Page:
It is Gateway’s position that it’s not enough for the ODNR orders to provide for a royalty on the “gross proceeds.” Operators can convert the “gross proceeds” royalty called for in the order to a “net proceeds” royalty using several clever mechanisms. One is to sell the oil and gas to a marketing affiliate at the well. The affiliate resells the oil and gas to an unaffiliated buyer and pays the operator a “wellhead price,” calculated as the gross price paid to the affiliate less all costs incurred by the affiliate between the well and the point of sale. This allows the operator to say that it “deducts no costs” and that it pays the royalty on the “gross wellhead price paid by the affiliate.” That price is actually a net price, however, because it is less all post-production costs incurred in the first arms-length sale to an unaffiliated buyer.
To prevent operators from converting the “gross proceeds” royalty in ODNR unitization orders to a “net proceeds” royalty using these types of mechanisms, Gateway recommends that the ODNR unitization orders should provide forced pooled mineral owners with the following royalty:
A percentage, calculated as the average royalty percentage in all leases in the unit, of the gross proceeds paid by the first unaffiliated buyer in an arms-length transaction with no deduction of any costs, including, but not limited to, the costs of gathering, compressing, processing, dehydrating, separating, transporting and marketing.
The problems with ODNR unitization orders makes it all the more important that H.B. No. 152, now before the Ohio House Energy and Natural Resources Committee, be drafted in ways that provide the forced pooled mineral owner with fair compensation. The current version of the bill eliminates the unleased mineral owner’s option to be paid a royalty of 1/8th of the “gross proceeds,” leaving the unleased mineral owner with no choice but to become a working interest owner in one of two ways (by consent with a payment unaffordable to most mineral owners or by non-consent under terms that will yield little, if any, return).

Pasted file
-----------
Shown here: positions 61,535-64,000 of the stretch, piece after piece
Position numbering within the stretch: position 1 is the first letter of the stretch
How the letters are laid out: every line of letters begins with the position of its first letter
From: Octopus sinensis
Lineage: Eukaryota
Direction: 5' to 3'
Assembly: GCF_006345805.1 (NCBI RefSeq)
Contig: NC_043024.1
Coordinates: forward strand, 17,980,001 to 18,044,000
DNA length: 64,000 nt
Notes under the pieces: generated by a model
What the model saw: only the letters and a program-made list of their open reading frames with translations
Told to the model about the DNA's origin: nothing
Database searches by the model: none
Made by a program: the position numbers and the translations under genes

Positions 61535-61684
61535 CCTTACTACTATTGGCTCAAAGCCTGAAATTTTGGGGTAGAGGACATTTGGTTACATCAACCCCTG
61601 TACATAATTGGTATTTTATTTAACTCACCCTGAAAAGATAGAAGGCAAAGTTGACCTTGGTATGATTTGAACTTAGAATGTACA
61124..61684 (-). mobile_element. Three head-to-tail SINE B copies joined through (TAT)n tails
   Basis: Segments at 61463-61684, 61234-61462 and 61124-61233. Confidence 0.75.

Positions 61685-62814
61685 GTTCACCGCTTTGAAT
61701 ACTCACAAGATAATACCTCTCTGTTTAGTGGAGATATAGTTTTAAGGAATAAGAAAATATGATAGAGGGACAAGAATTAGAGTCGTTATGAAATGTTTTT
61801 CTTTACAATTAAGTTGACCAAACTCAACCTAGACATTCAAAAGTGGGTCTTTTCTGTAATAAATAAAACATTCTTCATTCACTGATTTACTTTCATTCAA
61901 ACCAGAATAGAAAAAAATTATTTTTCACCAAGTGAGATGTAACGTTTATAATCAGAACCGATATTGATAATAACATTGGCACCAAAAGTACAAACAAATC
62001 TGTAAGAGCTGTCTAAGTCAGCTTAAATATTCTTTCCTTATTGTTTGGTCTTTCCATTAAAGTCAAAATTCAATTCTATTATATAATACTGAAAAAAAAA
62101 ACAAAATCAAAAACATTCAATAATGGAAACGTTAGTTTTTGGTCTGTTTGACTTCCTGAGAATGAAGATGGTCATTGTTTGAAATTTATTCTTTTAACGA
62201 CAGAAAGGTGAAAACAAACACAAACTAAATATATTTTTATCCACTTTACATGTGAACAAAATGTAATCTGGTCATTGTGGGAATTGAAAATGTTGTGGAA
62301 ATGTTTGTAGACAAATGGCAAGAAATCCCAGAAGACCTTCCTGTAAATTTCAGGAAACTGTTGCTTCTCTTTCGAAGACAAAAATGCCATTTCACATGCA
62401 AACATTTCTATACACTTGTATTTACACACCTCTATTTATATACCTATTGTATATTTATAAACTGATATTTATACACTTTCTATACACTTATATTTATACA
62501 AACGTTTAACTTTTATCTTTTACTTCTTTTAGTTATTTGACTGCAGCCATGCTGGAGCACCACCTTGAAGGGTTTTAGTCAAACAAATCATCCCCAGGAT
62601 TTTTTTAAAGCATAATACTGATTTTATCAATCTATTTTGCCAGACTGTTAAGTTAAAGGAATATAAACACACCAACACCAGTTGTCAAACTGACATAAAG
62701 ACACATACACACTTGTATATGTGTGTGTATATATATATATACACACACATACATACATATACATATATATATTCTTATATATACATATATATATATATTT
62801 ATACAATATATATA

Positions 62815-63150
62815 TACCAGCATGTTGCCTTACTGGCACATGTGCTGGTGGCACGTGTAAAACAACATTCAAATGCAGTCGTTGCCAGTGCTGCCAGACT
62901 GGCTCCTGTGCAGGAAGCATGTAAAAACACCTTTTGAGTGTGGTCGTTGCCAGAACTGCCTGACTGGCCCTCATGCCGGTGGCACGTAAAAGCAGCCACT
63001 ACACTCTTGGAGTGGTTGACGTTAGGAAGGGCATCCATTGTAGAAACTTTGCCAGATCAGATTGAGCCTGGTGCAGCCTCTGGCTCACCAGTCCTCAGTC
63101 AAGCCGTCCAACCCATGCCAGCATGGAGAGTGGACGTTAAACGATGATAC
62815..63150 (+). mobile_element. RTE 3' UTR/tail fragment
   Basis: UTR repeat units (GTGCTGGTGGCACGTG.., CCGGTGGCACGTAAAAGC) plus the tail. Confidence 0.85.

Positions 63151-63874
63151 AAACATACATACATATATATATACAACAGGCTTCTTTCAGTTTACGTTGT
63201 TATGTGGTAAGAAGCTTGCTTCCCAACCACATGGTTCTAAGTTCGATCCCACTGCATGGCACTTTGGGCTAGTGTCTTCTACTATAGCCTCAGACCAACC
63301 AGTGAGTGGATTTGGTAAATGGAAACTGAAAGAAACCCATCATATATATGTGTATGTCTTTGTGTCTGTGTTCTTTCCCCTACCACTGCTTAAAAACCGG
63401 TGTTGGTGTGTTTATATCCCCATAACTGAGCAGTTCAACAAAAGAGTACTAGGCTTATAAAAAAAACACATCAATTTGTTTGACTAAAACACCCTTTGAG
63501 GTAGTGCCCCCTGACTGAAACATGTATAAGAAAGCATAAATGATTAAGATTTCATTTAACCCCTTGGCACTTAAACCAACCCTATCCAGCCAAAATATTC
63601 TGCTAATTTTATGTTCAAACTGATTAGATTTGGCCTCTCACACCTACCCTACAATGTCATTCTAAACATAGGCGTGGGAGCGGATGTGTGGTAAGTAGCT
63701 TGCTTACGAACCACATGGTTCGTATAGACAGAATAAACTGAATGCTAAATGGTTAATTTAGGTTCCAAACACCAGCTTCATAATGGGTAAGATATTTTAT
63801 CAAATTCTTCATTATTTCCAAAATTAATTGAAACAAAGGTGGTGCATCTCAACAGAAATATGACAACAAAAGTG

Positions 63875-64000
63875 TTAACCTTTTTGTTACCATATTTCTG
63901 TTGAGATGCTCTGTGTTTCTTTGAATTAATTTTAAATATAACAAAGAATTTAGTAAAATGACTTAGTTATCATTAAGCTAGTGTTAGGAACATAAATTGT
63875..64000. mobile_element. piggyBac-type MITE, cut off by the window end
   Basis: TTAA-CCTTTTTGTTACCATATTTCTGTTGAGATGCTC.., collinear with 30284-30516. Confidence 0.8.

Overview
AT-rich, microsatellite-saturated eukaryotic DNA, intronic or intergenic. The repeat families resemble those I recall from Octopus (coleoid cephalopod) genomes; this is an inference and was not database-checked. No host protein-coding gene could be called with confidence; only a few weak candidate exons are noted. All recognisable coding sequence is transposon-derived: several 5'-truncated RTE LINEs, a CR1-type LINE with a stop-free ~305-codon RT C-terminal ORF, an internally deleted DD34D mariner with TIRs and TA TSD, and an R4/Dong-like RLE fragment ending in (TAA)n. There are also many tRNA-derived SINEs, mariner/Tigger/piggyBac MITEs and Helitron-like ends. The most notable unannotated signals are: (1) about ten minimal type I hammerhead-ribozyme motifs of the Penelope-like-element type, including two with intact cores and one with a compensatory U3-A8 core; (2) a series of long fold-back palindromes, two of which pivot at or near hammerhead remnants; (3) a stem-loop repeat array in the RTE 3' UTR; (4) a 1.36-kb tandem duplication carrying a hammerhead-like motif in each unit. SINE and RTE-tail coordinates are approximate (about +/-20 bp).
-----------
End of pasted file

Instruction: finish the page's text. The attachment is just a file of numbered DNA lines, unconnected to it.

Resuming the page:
The royalty option should be put back in the bill, and it should be increased from 1/8th (12.5%) to the average royalty percentage in the unit. Also, the royalty language in the bill should be the same “bullet-proof” royalty language that needs to be included in the ODNR unitization orders.
In addition, Oldham says that H.B. No. 152 should provide the unleased mineral owner with a one-time bonus equal to the average bonus paid on leased acreage within the forced pooled unit that is currently not held by production, compared to no bonus at all, as found in the current version of the bill.
Finally, H.B. No. 152 should require that the operator must have at least 85% of the acres in the proposed unit under lease before submitting an application for mandatory pooling, whereas the current bill has a 65% acreage threshold. The ODNR website states that 90% is the “preferred” acreage threshold and that operators have frequently met that mark.
Oldham commented, “An 85% threshold will require the operator to negotiate with more landowners and will create a more accurate market value for calculating the royalty percentage and the amount of the bonus.”
Gateway Royalty (www.gatewayroyaltyllc.com), founded in 2012, is a mineral and royalty acquisition company based in Carrollton, Ohio. Gateway owns minerals and royalties in the Utica in the following counties located in southeastern Ohio: Belmont, Carroll, Columbiana, Guernsey, Harrison, Jefferson, Monroe and Noble.